iCrowdNewswire Jan 27, 2021 1:08 PM ET
Already started governing the whole new way of manufacturing things, it will be imperative to understand how 3D printing technology will impact the environment. When the world is changing and most of the inventions are triggered towards providing ease of living, finding alternatives that could help restore the planet’s health can be a real blessing. And, regarding 3D printing, also called additive manufacturing technology, there has been a lot of debate. Some consider that technology is a boon for the environment. While others have a completely different perspective.
According to pick3dprinter, this revolutionary technology is surely helping businesses find a better and evolved way of creating things. But the question still remains: Is the technology prepared to solve the environmental woes? Would 3D printing find an eco-friendly way of building things from scratch. Finding out the ways additive manufacturing is impacting the environment, we can certainly assess its future among us.
What Are the Environmental Impacts of 3D Printing?
As discussed, there are some good and bad that this technology has brought with itself. The question is: would the perks weigh the limitations to give us a safer and eco-friendly alternative for manufacturing?
To answer that, here are the advantages and disadvantages of 3D printing in the environment.
Why is 3D Printing Good for the Environment?
Lower Material Consumption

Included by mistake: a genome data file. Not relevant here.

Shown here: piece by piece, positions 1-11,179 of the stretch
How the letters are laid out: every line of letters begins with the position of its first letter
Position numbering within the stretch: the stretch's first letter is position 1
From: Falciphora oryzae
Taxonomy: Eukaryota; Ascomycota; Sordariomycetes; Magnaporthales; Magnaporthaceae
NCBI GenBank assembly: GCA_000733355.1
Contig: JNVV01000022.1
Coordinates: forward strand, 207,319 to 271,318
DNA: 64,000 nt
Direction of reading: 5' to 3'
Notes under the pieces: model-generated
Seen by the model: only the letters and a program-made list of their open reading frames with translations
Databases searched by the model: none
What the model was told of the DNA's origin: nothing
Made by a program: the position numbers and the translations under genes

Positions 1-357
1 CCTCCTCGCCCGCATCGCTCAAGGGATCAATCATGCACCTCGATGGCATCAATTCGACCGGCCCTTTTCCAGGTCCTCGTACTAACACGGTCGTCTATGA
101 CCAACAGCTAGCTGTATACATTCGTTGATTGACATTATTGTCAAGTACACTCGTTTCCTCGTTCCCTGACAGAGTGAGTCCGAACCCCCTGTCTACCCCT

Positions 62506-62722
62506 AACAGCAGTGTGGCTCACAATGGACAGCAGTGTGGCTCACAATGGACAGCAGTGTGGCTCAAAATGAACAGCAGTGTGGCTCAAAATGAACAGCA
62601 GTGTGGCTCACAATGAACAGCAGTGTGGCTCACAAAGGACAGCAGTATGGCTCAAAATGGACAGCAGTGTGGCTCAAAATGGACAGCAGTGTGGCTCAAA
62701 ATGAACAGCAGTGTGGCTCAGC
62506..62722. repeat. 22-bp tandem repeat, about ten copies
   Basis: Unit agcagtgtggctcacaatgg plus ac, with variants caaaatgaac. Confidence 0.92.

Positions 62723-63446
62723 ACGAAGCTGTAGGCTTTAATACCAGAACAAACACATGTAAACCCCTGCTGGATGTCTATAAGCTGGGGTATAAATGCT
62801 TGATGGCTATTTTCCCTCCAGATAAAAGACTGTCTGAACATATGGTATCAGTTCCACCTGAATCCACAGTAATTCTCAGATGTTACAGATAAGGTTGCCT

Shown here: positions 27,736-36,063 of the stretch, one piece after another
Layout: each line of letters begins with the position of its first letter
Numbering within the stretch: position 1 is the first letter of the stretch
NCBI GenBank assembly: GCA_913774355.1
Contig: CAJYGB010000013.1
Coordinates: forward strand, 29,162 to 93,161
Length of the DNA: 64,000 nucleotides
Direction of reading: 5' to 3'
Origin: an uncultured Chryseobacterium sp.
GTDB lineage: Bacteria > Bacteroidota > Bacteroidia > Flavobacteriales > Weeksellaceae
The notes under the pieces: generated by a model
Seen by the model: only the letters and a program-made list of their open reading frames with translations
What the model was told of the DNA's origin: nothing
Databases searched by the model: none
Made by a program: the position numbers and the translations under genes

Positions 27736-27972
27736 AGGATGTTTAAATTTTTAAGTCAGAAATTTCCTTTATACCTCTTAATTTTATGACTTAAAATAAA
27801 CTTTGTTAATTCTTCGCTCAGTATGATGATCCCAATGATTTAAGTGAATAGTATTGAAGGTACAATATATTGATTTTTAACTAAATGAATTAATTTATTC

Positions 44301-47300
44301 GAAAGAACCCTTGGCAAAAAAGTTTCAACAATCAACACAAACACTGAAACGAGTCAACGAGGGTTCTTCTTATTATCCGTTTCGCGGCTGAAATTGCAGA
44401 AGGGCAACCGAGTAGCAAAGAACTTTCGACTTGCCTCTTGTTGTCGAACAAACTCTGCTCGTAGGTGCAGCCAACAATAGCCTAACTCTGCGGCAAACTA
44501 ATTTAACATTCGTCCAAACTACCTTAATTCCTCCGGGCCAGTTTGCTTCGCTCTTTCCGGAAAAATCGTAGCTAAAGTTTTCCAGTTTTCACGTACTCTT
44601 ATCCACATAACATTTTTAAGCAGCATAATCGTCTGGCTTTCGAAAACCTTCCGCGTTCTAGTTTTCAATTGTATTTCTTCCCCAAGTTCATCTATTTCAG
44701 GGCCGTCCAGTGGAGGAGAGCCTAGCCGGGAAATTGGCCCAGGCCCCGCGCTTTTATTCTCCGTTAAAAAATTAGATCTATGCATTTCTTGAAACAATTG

Additive manufacturing, as the name suggests, operates through binding, sintering, fusing and melting the successive layers of materials together to complete part production. In short, it mostly uses the amount of material required to create components. However, with traditional manufacturing, this is not possible. Using the subtractive method, the materials are cut into desired shapes, while discarding the excess material for no use.
In a way, you only use the amount of material necessary for part production when working with 3D printing. This is why experts debate that the technology actually helps in saving energy. This is because the energy required to produce those excess materials is no more required.
Less Energy Needed for Transportation
3D printing offers us the benefit of creating objects from anywhere, regardless of where you are. For instance, you can use a desktop 3D printer for fabricating objects at home instead of setting an office for the same.
Or, you can also plan to keep a 3D printer at your store. In short, one can create objects from anywhere. Hence, when looked theoretically, the entire arrangement can solve the problem of transportation. With reduced transportation need, the emission will subside too. Hence, the impact of harmful gases on the environment would decrease as well.
Not just that, with 3D printing, users can create components that are 50% lighter than the ones manufactured by traditional methods. This is done with decreased infill percentage, where the interior of the components is sparse. Hence, offering lighter weight components.
Again, the lighter components will demand less energy during transportation. Moreover, if 3D printed, aircrafts and other vehicles will require reduced amounts of energy to operate. Hence, solving a lot of issues connected with emission during transportation.